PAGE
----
Robert Robert Walpole, lord Wilmington, Mr. Henry Pelham, duke of Newcatile, duke of Devonshire, and the late Mr. Pitt, were minilters. These boroughs then became the property of the late Mr. Tucker; from whom they descended to the late Gabriel Steward, esq. who was mayor of these boroughs for this present year, and is lately deceased. Being in posfellion of these boroughs, he had the lucrative office of paymaller of marines, wbich is 6oool. a year. This gentleman fold them to W. Pulteney, esq. the present poffeffor, whose brothers are two of the four representatives.
Ancient representation.-Melcombe sent members to parliament in the reign of Edward III. which was before Weymouth had the privilege ; and in the reign of Edward III. it was in fo Aourish, ing a ftate, that it was appointed a staple by act of parliament; but, for its quarrels with Weymouth, its privileges, as a port, were in the reign of Henry VI. removed to Poole : they were however rellored to them by act of parliament, in the time of Eli. zabeth ; and in the next reign they were confrmed, on condition that Melcombe and Weymouth should form but one corporation, and enjoy their privileges in common.
• United corporations-consist of a mayor, a recorder, two bailiffs, several aldermen, the number of whom is uncertain ; yet they send four members to parliament, as if they were distinct corporations. In Melcombe there is a good market-place and town-hall, where the members of the corporation, residing in Weymouth, come to attend on public bufiness.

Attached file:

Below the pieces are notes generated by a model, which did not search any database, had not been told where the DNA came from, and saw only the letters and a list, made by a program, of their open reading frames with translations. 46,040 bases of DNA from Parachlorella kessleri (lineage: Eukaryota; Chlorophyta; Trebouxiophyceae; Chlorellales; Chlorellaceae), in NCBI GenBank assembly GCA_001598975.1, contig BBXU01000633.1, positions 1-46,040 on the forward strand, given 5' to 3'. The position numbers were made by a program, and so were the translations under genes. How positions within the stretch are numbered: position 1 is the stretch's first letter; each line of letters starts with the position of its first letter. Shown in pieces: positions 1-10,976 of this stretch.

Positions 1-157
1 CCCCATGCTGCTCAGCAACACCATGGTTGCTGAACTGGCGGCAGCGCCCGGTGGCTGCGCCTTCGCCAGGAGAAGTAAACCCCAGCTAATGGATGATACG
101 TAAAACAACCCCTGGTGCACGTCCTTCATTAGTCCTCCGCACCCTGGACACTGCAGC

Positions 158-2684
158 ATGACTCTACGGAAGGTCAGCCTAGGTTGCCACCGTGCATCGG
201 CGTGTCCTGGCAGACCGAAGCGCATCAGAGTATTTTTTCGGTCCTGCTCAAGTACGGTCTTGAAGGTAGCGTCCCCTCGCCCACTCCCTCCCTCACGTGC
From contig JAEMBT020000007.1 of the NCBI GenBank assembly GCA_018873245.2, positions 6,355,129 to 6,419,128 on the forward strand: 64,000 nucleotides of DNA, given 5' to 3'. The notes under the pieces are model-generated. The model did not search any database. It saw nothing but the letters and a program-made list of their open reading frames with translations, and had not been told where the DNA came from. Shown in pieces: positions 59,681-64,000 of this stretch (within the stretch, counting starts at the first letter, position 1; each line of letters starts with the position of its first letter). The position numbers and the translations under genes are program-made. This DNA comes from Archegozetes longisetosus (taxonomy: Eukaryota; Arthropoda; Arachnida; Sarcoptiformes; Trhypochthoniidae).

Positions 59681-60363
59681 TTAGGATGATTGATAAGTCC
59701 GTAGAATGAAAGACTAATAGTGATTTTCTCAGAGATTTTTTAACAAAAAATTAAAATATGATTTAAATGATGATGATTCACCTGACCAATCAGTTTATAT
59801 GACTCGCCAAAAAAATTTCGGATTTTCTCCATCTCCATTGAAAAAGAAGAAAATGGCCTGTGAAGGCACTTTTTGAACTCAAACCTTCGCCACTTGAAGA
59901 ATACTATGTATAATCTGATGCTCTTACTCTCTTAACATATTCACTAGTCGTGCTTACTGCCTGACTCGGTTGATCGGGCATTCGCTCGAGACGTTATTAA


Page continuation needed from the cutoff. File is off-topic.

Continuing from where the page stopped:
• Right of election.—There has been no resolution of the house as to the express right; but, upon the trial of a contested elec. tion in 1730, the counsel on both sides agreed to the following ftatement of the right being—" in the mayor, aldermen, and capital burgesses inhabiting in the borough, and in persons seized of freebolds within the borough, and not receiving alms."
• Number of voters. The numbers have been as low as 200, and as high as 600 ; but as they are now the property. of an indi. vidual, their decision is entirely at his pleasure.
• Returning oficer- the mayor:
• In the penfion-litt that was published in the reign of Charleş II. is inserted the following paragraphı :
• Weymouth. - Sir W often Churchil, now one of the clerks of the green-cloth, proffered his own daughter to the duke of York, and has got in boon 10,000l. has published a print, that the king may raise money without parliament."
From the nature of this History, it must prove particularly useful to those who shall hereafter be candidates for seats in parliament. But every true friend to the constitution will fino çerely lament, that the important privilege of election, ori